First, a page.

Gaap: Generally Accepted Accounting Principles and Gaap Essay

Submitted By Aryianna-Jones
Words: 676
Pages: 3

Over seventy-five years ago, is when all the accounting and financial terms came about. The first market crash is what caused the improvement purpose of needing a set of guidelines and rules. Which will later be introduction to the world as the Generally Accepted Accounting Principles.
Generally Accepted Accounting Principles as known as GAAP is a set guidelines, rules, and detailed procedures. (Karimi, 2013) In USA this set of rules has been established by the Financial Accounting Standards Board or FASB. These statements are used by investors, banks and creditors to determine the financial health of the company and its suitability for investment of extension of credit. Although there is no comprehensive list of GAAP, the structure is based upon four key assumptions: going concern, business entity, monetary unit and time period principle, four basic principles: cost, revenue, matching and disclosure and four basic constraints. (Francois, 2013) The business entity assumption is the idea that the business functions as a legal and financial entity separate from its owners or any other business, which means that all the amounts shown as revenue or expense in the financial statements are for the business alone and do not include any personal expenses. Going concern is the assumption that the business will operate for the foreseeable future. This is important when calculating the values for assets, depreciation and amortization. Monetary unit assumption is all the amounts listed use one stable currency, and that any amounts in another currency are clearly listed. Time period assumes that all the transactions reported did in fact occur within the time period as listed. The cost principle refers to the notion that all values listed and reported are the costs to obtain or acquire the asset, and not the fair market value. The revenue principle states that all revenue must be reported when are it realized and earned, not necessarily when the actual cash is received. The matching principle holds that the expenses in the financial statement must be matched with the revenue. Finally, the disclosure principle holds that information pertinent to make a reasonable judgment on the company's finances must be included, so long as the costs to obtain that information are reasonable. (Francois, 2013)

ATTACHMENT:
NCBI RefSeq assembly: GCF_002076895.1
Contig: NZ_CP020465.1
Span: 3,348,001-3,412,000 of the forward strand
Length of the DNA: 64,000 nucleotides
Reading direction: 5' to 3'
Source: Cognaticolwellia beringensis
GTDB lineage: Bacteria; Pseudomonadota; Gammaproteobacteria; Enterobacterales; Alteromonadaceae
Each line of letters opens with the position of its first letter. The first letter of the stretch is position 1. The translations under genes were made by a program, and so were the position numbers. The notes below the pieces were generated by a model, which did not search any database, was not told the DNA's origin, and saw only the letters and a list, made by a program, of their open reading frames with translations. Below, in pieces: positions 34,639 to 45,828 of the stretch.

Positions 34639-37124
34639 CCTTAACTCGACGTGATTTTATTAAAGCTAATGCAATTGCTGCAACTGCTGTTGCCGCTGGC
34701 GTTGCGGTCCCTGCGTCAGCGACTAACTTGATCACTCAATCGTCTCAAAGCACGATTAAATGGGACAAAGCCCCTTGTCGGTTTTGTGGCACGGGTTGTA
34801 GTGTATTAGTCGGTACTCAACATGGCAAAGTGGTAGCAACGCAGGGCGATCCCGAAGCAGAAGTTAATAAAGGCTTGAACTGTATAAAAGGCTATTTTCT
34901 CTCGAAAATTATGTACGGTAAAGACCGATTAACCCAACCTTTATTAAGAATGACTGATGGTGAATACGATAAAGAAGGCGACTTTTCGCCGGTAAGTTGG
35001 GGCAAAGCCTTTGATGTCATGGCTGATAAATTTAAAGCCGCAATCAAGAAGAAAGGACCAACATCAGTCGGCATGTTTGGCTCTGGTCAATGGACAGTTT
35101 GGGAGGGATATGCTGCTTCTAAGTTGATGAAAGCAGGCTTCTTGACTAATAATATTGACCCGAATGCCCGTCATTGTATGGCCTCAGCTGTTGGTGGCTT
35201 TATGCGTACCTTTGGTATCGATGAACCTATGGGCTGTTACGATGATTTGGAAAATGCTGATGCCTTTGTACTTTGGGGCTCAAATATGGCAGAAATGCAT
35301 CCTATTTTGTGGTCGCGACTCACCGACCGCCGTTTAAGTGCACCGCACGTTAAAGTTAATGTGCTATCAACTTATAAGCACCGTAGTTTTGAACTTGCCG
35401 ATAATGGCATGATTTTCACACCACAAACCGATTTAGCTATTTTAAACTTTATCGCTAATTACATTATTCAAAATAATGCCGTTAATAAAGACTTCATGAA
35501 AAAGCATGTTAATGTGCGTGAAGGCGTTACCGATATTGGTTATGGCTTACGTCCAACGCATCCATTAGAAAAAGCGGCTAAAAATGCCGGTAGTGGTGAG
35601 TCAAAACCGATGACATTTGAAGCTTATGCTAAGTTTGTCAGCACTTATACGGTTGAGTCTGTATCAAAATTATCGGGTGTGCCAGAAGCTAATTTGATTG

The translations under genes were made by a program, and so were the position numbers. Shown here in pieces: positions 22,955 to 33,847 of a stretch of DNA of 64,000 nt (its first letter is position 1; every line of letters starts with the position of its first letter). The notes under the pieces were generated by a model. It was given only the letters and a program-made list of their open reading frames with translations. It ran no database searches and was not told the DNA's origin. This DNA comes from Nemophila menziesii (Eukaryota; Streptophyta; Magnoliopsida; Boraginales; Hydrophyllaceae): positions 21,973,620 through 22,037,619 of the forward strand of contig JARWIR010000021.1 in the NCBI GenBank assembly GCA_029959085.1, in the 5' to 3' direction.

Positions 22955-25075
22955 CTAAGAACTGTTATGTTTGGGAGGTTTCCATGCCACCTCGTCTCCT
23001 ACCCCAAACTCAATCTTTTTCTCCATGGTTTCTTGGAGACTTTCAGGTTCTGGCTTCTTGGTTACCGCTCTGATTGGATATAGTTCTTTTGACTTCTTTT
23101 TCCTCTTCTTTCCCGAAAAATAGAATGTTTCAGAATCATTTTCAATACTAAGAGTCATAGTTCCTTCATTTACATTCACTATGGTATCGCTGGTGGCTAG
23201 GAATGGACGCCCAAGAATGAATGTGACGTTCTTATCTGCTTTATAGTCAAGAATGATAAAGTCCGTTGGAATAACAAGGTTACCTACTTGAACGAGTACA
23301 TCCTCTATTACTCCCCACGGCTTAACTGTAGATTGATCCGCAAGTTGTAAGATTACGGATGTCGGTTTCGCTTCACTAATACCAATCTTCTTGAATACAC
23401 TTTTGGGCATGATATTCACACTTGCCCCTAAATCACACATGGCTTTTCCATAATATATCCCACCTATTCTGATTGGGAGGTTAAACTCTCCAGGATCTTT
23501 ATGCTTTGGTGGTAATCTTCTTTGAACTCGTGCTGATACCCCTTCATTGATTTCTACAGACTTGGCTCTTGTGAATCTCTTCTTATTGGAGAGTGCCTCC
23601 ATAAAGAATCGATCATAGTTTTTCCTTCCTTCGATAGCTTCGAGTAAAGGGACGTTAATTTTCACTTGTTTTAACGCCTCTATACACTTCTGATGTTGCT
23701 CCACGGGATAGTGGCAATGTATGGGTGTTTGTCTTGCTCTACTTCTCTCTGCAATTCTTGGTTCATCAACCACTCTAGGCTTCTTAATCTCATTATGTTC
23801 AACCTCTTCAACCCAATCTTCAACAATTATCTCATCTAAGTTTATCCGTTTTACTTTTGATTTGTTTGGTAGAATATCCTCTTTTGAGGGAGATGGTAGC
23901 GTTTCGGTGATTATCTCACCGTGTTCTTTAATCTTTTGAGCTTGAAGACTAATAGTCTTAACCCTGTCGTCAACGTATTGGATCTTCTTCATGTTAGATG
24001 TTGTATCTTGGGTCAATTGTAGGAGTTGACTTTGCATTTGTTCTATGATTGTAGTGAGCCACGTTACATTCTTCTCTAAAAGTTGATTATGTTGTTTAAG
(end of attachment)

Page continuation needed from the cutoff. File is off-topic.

To ensure compliance across all regulated companies, GAAP provides a set of accounting practices. So that investors have a minimum level of consistency in the financial statements they use when analyzing companies for investment purposes. (Investopedia, 2013) GAAP also ensures that all companies have the same method for reporting financial information. For example, without a way to measure the cost of a machine, one company might report the entire cost in one year making its earnings much smaller. While another company, who bought the same exact machine, might spread the cost over 10 years giving